As I mentioned, last week was the first week of school for my son. The high(low?)lights:
Kindergarten Assessment. After sitting on tiny plastic chairs for an hour and a half, the teacher finally called my son’s name, along with another little girl. Per typical my son, he eagerly jumped up, told me not to worry and that he would be right back. The little girl was not as eager to leave her parent’s side. She cried and pulled away from the teacher; every mother in the hall ooohed and awwwed and the other little kids nodded or gave sympathetic eyes. All except mine. He told her to grow up and said if she didn’t live in a castle, she shouldn’t act like a princess. He added a “Right, Mommy?” for good measure.
Chivalry is dead.
And my son killed it.
Open House. The tiny plastic chairs are even tinier in the kindergarten classroom. The room smelled antiseptically clean from the antibac hand sanitizers stationed around the room coupled with the faint bouquet of dry erase marker. There are no chalkboards. Not one. It was crowded with parents and stepparents – 38 of us to our 15 children. We were introduced to the philosophies and ideals of his new teacher and the elementary school in general, followed by question and answer, followed by a trip to the school cafeteria for him to be fingerprinted. That is how we and he will pay for lunches. We can deposit as much as we want in his meal account and when he chooses to eat at school, they’ll scan his thumb and…voila! Chalkboards have been replaced by computers, most of the kids have three or four parents, some have one, only a few have two, and buying hot lunches is something straight out of Mission: Impossible.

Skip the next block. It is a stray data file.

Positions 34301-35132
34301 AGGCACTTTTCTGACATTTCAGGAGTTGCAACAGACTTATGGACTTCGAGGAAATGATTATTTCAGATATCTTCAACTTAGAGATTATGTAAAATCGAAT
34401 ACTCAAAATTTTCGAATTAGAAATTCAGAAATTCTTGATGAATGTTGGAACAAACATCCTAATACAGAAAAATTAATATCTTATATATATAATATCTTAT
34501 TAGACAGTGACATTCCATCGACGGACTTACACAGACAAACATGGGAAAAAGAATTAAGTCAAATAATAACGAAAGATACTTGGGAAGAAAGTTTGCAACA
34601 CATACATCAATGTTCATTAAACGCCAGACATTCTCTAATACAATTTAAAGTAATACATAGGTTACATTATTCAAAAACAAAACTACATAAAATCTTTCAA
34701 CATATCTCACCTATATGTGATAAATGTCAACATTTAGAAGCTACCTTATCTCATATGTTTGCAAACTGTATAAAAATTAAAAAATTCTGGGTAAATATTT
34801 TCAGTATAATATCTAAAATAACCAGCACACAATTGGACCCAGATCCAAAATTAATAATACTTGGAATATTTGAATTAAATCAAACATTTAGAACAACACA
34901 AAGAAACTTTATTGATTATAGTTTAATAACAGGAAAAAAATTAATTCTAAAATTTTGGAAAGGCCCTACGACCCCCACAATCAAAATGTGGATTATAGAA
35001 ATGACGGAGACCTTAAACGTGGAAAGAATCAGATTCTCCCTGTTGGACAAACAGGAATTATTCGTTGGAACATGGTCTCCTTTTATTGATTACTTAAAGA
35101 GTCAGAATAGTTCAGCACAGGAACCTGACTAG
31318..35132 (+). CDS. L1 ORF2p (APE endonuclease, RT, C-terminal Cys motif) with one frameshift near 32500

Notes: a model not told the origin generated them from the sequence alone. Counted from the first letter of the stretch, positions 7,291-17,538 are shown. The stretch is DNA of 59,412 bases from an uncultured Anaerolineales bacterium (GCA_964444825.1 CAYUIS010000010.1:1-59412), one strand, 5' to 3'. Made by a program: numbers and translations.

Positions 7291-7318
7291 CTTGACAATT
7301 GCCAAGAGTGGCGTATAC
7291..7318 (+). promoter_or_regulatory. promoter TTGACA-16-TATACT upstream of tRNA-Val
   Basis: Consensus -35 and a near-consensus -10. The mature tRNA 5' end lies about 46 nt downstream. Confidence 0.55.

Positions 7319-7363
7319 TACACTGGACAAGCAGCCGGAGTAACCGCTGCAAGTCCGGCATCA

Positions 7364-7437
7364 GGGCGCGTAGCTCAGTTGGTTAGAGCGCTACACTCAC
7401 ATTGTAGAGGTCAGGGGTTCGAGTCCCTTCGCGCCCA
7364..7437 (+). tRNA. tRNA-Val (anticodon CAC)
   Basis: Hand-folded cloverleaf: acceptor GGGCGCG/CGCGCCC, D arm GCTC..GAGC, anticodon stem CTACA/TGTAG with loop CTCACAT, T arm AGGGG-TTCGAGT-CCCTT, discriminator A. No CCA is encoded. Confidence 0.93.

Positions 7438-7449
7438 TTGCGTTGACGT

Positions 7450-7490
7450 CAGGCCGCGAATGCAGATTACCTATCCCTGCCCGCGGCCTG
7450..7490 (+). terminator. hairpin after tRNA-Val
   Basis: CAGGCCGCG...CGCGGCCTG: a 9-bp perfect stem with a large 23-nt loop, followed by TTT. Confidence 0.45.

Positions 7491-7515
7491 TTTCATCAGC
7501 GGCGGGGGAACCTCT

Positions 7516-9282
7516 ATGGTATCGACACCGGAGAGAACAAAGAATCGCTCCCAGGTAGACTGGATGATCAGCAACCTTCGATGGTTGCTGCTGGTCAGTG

The First Day. Remember last week's post? Yeah? I cried. A lot. I tried to hold back the tears. I really did. I didn’t want him to get freaked out and think there was something to fear. But watching him hang up his backpack (five years old! with a backpack!) then scurry to his seat with absolutely no assistance from me? Well, it all kind of hit me at once: he’s a big kid.
“Why are you crying, Mommy?”
“I’m not,” I lied.
“Then why are your eyes shiny? Those are tears.”
I didn’t know how to answer.
“You’re crying because I’m all big?”
Then in a bizarre role reversal he grabbed my face, kissed my cheeks, hugged me and patted me on the back. “It’s okay, Mommy. I’m still your little boy. And even when I grow up it means I can take care of you then. So you should be happy, okay? Feel better?”
Sigh…I did feel better.
Chivalry is not dead.